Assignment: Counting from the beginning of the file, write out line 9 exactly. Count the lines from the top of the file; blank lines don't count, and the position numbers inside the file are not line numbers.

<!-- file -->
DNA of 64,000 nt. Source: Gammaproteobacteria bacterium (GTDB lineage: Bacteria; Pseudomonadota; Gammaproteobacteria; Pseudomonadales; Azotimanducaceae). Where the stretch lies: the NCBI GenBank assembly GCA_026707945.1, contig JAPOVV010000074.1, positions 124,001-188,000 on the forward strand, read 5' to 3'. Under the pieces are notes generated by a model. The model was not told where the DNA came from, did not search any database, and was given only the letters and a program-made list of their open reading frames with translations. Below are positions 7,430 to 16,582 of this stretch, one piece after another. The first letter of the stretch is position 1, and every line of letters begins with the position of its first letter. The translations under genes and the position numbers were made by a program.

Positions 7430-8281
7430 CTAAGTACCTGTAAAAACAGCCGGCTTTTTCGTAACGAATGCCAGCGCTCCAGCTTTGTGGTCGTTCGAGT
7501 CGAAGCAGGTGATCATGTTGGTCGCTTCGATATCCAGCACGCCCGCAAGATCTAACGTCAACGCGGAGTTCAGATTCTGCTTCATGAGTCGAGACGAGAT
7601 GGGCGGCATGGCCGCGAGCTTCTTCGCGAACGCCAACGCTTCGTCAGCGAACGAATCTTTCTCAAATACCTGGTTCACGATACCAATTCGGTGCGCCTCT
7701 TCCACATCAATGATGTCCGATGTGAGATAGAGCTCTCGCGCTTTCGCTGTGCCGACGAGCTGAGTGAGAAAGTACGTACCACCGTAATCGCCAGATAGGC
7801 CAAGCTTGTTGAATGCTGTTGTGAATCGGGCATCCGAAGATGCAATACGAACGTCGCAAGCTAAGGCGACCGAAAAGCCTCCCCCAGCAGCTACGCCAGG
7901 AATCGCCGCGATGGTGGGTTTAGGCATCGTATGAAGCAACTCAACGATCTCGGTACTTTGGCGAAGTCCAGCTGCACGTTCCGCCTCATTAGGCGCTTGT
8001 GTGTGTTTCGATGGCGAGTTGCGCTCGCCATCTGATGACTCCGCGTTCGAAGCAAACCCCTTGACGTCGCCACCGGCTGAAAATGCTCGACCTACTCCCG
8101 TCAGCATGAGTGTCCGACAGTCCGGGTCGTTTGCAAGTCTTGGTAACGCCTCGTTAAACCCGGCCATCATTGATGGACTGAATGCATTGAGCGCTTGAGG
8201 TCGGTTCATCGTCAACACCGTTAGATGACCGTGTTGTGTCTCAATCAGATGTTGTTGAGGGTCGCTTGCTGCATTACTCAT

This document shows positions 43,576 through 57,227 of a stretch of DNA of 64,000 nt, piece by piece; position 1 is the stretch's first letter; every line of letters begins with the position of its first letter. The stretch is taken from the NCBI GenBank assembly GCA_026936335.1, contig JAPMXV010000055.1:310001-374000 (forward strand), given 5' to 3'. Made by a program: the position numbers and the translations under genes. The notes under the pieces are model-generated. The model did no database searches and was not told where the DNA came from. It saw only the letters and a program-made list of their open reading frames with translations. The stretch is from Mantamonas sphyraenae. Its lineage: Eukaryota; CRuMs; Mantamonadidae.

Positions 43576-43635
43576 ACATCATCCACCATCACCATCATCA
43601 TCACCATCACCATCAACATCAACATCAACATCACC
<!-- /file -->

8001 GTGTGTTTCGATGGCGAGTTGCGCTCGCCATCTGATGACTCCGCGTTCGAAGCAAACCCCTTGACGTCGCCACCGGCTGAAAATGCTCGACCTACTCCCG